“We’re going to do a lot things on 9/11 health and environmental problems,” he said.

Nadler plans to hold hearings to expose what he called the “second cover-up” of 9/11 environmental problems. The first, in his view, was the danger to ground zero workers, which is not in dispute now, and the second is the danger to workers and residents who were exposed to the dust.

Right after 9/11, Environmental Protection Agency leader Christie Whitman said the air was safe to breathe before she had the evidence to back the claim. However, in interviews with Downtown Express in the months following the attack, E.P.A. officials said the air at the site was dangerous and that residents should assume the W.T.C. dust in their apartments was toxic.

The E.P.A. though, did not begin testing and cleaning Lower Manhattan apartments until a year after the attack. That program and its follow-up announced late last year was criticized by some scientists, Nadler, and many Downtowners.

In the new Congress, Nadler is expected to become chairperson of the Judiciary Subcommittee on the Constitution, where he could lead hearings on issues as wide ranging as gay marriage, which Nadler favors, as well as N.S.A. wiretapping and detentions without due process, which he has criticized.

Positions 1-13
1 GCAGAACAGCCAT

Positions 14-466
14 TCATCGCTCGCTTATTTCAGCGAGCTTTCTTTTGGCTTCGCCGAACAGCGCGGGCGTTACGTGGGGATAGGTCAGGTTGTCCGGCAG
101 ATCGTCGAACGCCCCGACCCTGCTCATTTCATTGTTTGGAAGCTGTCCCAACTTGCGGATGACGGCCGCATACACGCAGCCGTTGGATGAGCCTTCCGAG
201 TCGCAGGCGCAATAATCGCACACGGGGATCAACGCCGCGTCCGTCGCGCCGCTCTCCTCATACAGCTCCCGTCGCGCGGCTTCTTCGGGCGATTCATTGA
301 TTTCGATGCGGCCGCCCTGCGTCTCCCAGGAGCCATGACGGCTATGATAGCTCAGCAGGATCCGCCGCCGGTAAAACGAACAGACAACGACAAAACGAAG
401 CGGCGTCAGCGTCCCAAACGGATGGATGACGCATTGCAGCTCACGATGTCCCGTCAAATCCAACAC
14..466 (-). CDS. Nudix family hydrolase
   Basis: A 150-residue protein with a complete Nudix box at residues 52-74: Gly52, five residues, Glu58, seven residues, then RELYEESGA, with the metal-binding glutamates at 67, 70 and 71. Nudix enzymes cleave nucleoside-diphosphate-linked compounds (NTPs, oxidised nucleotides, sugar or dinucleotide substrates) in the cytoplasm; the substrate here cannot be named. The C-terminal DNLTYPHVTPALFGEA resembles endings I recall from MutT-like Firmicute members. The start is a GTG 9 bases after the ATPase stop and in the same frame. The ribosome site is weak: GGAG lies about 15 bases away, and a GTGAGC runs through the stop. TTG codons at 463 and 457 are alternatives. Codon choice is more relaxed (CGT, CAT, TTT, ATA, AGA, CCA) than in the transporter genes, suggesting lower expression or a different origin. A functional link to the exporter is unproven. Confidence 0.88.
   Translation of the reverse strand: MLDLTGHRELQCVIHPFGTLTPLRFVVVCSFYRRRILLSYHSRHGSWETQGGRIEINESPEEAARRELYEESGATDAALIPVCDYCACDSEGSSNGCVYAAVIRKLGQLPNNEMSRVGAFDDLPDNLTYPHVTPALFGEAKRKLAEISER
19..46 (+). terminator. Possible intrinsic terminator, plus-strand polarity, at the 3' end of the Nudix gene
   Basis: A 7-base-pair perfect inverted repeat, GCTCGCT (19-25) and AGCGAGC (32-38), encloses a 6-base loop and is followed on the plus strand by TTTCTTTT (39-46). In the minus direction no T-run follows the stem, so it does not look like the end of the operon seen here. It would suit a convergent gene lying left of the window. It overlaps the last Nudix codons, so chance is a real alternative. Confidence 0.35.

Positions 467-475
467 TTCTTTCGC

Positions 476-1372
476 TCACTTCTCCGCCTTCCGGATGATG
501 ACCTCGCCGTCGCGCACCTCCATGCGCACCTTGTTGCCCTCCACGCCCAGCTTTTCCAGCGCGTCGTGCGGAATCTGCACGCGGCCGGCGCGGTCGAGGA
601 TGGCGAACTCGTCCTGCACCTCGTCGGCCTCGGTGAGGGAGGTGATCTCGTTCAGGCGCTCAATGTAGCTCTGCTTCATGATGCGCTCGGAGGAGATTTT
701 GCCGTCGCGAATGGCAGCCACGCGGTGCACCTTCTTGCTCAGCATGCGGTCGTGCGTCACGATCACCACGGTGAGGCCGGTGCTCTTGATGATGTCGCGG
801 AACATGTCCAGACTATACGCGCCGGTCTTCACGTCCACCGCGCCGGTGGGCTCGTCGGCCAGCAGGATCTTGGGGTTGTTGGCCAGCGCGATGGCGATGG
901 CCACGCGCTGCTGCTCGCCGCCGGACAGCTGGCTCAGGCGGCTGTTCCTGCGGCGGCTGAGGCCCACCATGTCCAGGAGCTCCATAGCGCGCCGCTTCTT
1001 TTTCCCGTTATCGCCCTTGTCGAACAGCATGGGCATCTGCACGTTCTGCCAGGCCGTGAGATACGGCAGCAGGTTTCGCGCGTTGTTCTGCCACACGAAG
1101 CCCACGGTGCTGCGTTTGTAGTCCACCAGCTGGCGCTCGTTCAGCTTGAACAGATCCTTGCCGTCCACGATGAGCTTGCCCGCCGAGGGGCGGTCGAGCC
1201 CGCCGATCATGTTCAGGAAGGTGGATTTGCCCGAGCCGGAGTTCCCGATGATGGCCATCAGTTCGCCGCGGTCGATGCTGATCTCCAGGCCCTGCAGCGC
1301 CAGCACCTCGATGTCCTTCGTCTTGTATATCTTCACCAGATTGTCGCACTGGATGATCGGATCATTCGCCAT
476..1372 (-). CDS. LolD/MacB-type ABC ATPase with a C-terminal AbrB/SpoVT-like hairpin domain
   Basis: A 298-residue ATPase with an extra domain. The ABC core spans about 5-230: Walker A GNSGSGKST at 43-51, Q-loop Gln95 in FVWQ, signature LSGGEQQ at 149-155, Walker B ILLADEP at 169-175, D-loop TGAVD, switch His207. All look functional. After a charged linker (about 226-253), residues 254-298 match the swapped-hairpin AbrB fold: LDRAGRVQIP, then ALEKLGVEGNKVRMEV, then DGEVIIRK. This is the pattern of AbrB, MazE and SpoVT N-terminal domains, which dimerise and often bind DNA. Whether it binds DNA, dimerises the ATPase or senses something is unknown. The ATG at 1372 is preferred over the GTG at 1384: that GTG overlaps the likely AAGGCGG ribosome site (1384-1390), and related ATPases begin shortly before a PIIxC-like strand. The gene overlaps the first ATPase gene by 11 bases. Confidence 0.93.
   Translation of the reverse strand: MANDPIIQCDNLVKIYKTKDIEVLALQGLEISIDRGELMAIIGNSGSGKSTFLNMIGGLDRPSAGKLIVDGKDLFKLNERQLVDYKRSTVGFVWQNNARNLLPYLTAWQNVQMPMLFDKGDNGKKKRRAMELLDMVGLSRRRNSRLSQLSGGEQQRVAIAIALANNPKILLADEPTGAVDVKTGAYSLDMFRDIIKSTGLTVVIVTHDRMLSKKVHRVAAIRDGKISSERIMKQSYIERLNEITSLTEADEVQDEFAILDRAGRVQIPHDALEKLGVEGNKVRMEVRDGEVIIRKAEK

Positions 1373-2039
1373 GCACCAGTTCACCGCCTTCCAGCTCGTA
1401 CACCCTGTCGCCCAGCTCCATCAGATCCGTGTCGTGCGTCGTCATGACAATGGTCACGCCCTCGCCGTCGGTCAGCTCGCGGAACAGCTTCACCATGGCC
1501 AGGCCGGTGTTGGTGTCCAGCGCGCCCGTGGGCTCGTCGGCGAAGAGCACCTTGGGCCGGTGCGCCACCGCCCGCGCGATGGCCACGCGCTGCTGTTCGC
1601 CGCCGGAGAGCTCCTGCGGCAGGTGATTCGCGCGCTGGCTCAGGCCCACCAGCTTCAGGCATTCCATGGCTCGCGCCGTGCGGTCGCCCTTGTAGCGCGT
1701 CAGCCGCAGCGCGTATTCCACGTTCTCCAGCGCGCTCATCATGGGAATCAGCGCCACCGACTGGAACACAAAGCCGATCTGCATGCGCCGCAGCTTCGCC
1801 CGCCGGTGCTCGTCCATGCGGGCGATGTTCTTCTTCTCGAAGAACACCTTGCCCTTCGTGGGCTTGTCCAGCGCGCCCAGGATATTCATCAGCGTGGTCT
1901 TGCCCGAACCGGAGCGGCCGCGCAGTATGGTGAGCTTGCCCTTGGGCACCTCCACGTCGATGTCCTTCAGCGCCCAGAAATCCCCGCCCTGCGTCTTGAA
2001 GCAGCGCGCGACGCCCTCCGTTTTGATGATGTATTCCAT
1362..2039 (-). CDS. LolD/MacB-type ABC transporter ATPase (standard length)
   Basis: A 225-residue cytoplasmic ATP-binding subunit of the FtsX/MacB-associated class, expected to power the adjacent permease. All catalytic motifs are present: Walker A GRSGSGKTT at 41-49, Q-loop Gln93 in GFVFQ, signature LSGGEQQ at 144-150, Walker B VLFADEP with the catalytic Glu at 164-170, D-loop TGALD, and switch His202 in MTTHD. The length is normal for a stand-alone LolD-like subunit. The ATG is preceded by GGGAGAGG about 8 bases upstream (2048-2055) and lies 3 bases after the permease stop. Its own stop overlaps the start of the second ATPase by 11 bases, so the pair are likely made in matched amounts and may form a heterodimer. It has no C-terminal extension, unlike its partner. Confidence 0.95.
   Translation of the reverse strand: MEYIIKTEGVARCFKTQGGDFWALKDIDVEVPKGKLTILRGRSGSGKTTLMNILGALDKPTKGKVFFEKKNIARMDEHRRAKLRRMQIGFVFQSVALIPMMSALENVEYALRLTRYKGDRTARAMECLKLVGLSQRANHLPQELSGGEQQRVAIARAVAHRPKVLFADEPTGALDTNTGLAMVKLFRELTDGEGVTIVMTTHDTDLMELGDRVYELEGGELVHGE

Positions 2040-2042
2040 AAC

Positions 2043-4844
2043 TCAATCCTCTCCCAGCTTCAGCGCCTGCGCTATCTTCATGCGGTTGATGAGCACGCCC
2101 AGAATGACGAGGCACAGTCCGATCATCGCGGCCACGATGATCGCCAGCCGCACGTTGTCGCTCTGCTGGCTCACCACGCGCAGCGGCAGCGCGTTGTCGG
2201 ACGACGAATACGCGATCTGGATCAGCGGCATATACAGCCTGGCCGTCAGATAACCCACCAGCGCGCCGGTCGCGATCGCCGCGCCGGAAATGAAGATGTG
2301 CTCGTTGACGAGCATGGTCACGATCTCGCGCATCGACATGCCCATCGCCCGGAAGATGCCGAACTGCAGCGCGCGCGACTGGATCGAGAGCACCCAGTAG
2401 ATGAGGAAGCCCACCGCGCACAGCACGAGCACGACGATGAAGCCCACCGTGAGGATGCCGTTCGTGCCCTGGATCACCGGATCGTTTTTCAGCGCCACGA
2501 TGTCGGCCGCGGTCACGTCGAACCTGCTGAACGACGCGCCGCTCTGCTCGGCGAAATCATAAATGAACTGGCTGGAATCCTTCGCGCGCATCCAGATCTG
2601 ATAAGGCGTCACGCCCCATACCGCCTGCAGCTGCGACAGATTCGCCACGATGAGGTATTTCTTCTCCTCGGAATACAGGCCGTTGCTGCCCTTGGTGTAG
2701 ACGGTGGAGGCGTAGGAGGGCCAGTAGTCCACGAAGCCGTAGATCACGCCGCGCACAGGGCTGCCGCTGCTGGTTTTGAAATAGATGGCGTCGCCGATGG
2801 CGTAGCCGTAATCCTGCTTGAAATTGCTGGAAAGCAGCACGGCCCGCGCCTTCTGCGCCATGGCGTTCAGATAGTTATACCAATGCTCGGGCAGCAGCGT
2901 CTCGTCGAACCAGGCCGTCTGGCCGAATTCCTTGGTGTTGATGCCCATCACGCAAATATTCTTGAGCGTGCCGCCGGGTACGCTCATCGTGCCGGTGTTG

He was the ranking member of the Transportation and Infrastructure Committee in the last Congress, but since House members are allowed to lead only one committee or subcommittee, he will remain a senior member of Transportation. In the minority, Nadler was able to secure some earmarks for the Hudson River Park and many other projects in his district through this committee, but he is likely to have more clout in the 110th Congress.

He stopped short of saying his district would get more earmark money with his party in power, but he suggested that it is likely. Earmarks, or projects inserted into the federal budget by individual members, grew from about 3,500 a year to 14,000 under the Republicans, Nadler said, and one colleague told him they were weighted 17 to one in favor of the G.O.P. Even if Democrats keep a smaller percentage of the money than Republicans did, and there is a reduction in the number of overall earmarks, which have been criticized by many as being wasteful, he said his constituents may end up seeing more money.

His district includes almost all of Lower Manhattan, the Village, Chelsea, the Upper West Side as well as several Brooklyn neighborhoods, including Coney Island and Borough Park.

Nadler said with Democrats in control, he thinks he may be able to change the Verrazano Bridge tolls. Twenty years ago, Congress ended the Verrazano two-way toll system in deference to Staten Island politicians and residents. Nadler, some urban planners and environmentalists have long asserted that the change led to more pollution because it encouraged trucks to drive into already-congested Lower Manhattan.

Nadler has said many times over the years that if the Democrats got control of Congress, he could convince Sen. Chuck Schumer to support changing the tolls back. Nadler, who plans to meet with Schumer soon, said he will have a better sense in a few weeks what the chances were, but he suspects they’re good.

“I think the political stars are aligned in a way to do it,” he said.

Schumer’s spokesperson did not return a call for comment Wednesday.